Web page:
Documentation is another weak spot in spreadsheets shared through email. Although there are objective aspects to the reconciliation process, those performing it ultimately must use their judgment. These judgments must be supported by narratives and calculations that clearly and completely explain the decisions each person made and by citing supporting documents wherever necessary. A related aspect is approvals, since good governance and control of accounting systems requires that someone inspect and approve the work of others when their actions (or lack of action) can have a material impact on the quality and accuracy of financial statements. So another important element that a dedicated reconciliation system can provide are approval workflows to ensure that the work has been completed before the books can be closed.
Automating reconciliation can be a first step in creating a virtuous cycle. Many executives in finance organizations would like to improve the performance of their department but face the challenge of finding the time to devote to such efforts. The staff time that can be saved through automation can be reinvested in finding the root causes of other issues that bog down the department and fixing them. Automating reconciliation can accelerate the financial close, improve productivity, reduce errors and the related possibility (albeit limited) of financial misstatements, enhance control and diminish the risk of financial fraud. These are reasons enough why all midsize and larger corporations should investigate the benefits of dedicated reconciliation software.
Robert Kugel – SVP Research
Host Analytics has introduced AirliftXL, a new feature of its cloud-based financial performance management (FPM) suite that enables its software to translate users’ spreadsheets into the Host Analytics format. I find it significant in three respects. First, it can substantially reduce the time and resources it takes for a company to go live in adopting the Host Analytics suite, lowering the cost of implementation and accelerating time to value. Second, it enables Host Analytics users who have the appropriate permissions to create and modify models and templates that they use in planning, budgeting, consolidation and reporting. This can enhance the value of the system by making it easier to maintain. Third, it can make it far easier to routinely collect and connect planning and analytical models used by all departments and business users as it has outlined in its planning cloud offering. Although it has limitations in its initial release, AirliftXL gives corporations a workable alternative to stand-alone spreadsheets and has the potential to substantially increase productivity and effectiveness of an organization in the full range of budgeting, planning, consolidation and reporting functions.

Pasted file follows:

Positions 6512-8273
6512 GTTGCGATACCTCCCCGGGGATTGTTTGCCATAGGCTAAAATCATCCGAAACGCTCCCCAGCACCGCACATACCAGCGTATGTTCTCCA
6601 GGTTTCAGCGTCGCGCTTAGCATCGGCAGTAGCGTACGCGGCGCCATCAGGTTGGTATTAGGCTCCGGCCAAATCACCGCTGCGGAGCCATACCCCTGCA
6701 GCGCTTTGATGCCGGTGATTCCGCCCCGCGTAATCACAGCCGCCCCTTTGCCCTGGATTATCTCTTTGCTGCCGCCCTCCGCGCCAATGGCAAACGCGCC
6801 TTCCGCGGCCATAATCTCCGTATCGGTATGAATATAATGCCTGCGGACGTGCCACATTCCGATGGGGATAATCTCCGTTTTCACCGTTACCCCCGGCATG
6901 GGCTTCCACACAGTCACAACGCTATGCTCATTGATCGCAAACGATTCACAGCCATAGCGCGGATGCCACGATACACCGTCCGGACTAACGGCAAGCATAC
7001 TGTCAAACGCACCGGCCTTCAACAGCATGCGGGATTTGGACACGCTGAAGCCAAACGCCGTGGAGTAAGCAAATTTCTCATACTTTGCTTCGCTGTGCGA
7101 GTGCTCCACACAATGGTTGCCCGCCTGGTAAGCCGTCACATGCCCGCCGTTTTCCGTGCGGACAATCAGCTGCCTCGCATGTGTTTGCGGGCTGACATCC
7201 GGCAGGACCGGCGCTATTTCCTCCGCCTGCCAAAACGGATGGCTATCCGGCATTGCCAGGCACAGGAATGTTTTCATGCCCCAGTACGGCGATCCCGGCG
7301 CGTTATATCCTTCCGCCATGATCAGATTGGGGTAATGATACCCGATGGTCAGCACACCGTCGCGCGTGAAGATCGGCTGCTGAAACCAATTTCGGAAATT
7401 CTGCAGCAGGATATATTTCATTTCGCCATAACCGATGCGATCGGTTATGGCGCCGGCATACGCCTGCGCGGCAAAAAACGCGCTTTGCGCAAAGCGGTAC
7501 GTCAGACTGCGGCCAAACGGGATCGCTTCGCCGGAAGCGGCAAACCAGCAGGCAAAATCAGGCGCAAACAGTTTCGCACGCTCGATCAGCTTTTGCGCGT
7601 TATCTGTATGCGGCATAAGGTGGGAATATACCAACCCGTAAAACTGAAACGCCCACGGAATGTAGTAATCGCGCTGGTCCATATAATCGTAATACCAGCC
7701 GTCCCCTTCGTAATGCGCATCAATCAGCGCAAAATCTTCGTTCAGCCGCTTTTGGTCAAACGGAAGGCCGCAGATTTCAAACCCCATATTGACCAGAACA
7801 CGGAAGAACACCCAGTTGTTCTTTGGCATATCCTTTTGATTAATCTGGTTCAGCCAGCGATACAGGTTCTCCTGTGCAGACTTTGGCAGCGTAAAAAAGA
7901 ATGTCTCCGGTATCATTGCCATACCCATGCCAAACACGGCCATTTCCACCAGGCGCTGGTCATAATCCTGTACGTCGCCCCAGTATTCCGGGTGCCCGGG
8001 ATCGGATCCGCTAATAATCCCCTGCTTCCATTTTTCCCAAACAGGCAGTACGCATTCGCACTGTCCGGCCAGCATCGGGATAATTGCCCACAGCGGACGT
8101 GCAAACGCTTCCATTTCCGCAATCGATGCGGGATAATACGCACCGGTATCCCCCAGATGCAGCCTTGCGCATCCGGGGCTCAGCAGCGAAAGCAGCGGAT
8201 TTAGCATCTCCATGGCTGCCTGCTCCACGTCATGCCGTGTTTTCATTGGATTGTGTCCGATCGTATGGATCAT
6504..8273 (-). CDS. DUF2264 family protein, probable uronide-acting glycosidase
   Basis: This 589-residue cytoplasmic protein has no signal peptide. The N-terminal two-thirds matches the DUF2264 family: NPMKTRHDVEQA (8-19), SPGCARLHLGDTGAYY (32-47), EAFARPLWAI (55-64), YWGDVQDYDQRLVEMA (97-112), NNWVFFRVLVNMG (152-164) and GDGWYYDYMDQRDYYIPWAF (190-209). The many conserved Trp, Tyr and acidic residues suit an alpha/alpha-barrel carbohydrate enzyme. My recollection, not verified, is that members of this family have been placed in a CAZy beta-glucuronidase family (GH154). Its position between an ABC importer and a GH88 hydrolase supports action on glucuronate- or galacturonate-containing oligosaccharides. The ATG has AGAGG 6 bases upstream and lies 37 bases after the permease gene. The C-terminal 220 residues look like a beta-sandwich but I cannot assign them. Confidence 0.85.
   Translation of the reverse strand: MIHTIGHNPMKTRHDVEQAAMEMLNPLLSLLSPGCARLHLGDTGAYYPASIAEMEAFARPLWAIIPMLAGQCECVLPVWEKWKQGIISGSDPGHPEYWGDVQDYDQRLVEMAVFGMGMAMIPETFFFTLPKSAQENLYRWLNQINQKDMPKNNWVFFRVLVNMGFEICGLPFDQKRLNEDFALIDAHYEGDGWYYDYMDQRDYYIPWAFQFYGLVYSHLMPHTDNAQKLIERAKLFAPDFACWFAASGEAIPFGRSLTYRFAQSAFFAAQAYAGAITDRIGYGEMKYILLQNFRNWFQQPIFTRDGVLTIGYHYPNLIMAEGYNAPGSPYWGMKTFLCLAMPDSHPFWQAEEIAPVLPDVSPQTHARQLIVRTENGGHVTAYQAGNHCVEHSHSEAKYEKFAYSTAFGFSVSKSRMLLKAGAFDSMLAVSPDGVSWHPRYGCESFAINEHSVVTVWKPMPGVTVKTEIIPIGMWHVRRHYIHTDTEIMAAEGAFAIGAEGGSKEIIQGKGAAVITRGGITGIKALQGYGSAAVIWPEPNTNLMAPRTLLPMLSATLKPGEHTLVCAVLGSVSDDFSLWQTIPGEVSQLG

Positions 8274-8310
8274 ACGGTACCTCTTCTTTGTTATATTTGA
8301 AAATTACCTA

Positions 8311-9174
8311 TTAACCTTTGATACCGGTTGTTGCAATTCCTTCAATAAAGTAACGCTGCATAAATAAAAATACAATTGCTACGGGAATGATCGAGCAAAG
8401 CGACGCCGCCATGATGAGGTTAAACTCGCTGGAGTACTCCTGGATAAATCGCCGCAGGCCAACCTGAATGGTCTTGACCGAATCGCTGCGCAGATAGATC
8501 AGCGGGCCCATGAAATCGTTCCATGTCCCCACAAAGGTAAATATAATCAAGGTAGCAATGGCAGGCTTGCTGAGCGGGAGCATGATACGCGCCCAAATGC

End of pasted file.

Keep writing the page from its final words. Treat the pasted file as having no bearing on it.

AirliftXL addresses a fundamental issue that diminishes the productivity of companies, especially finance departments. I’ve noted in the past that desktop spreadsheets are indispensable tools for individual tasks and ad-hoc analysis and reporting, but they are poorly suited to repetitive collaborative enterprise-wide functions such as planning, budgeting, consolidation and reporting. Spreadsheets are seductive because so many people are well trained in using them that they can translate their ideas into even complex models, do analysis and create reports. However, the productivity that spreadsheets afford in authoring is more than offset when they are used over time. Desktop spreadsheets have fundamental technological shortcomings that make them unwieldy for any repetitive, collaborative task. After more than a few people become involved and a file is used and reused, cracks begin to appear. Very quickly, a large percentage of the time spent with the file is devoted to maintaining and updating them, as our spreadsheet research has shown with up to 18.1 hours per month in maintenance that I have analyzed. Spreadsheets are notoriously error-prone. In addition to monetary losses, some of which have been spectactular, there is a drag on productivity as users try to locate the source of errors and discrepancies that routinely occur in spreadsheets and then fix those mistakes.
AirliftXL enables ordinary users to create spreadsheet models and reports in Microsoft Excel and then quickly convert these to the Host Analytics enterprise system. Those that “own” a model, analysis, report or process can control these in Host Analytics. This speeds the process of setting up Host Analytics because there’s no need for someone to “translate” the company’s current set of spreadsheet models, analyses and reports. This cuts the time (and therefore the cost) of setting up the new system.